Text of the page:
masc. proper name, from French Henri, from Late Latin Henricus, from German Heinrich, from Old High German Heimerich, literally "the ruler of the house," from heim "home" + rihhi "ruler." One of the most popular Norman names after the Conquest.
henry hen·ry (hěn'rē)
n. pl. hen·rys or hen·ries (-rēz)
The unit of inductance in which an induced electromotive force of one volt is produced when the current is varied at the rate of one ampere per second.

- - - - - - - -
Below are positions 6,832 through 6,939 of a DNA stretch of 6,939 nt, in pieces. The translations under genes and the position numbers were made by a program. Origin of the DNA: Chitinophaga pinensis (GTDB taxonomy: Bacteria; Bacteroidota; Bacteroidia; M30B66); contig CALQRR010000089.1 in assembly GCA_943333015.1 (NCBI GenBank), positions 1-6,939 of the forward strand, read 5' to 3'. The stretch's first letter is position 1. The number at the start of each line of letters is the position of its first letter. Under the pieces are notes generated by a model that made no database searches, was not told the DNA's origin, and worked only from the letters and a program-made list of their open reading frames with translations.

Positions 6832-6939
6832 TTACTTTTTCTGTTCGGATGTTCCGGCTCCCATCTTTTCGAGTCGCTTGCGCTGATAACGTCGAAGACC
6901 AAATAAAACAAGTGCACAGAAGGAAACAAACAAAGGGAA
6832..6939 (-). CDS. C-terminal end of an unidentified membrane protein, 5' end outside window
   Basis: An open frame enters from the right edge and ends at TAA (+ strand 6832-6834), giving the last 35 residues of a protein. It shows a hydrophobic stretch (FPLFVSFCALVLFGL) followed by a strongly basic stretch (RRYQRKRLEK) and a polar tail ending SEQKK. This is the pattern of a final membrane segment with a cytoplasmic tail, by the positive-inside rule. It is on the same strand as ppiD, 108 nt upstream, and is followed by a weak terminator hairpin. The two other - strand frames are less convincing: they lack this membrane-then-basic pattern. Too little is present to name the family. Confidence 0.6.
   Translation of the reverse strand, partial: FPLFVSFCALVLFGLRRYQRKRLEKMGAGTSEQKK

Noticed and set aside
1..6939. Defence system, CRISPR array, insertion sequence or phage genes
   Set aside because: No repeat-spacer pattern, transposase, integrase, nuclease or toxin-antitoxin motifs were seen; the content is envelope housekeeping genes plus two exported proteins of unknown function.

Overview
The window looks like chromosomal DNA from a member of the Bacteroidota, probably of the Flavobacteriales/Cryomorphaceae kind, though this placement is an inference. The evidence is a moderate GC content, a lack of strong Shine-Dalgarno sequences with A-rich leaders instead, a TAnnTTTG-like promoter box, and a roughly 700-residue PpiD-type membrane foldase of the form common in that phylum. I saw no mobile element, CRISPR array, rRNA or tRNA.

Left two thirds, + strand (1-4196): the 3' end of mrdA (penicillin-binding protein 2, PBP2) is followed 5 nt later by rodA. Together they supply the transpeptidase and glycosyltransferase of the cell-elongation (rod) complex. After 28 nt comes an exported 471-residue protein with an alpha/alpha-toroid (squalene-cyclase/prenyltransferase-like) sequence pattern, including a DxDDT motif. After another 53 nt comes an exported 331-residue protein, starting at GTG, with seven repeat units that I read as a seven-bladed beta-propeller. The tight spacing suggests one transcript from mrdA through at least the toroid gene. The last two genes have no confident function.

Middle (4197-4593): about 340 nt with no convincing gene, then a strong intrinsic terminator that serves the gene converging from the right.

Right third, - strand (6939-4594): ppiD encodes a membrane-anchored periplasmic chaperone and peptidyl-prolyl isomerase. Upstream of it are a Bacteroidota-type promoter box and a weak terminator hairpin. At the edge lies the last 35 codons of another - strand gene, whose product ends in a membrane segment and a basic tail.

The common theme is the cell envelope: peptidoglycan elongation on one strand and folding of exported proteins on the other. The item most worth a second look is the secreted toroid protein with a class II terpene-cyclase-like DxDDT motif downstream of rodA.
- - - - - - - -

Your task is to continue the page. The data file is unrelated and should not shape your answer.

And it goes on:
|Henry, Joseph 1797-1878. |
American physicist who studied electromagnetic phenomena. He discovered electrical induction independently of Michael Faraday, and constructed a small electromagnetic motor in 1829. He also developed a system of weather forecasting based on meteorological observations. The henry unit of inductance is named for him.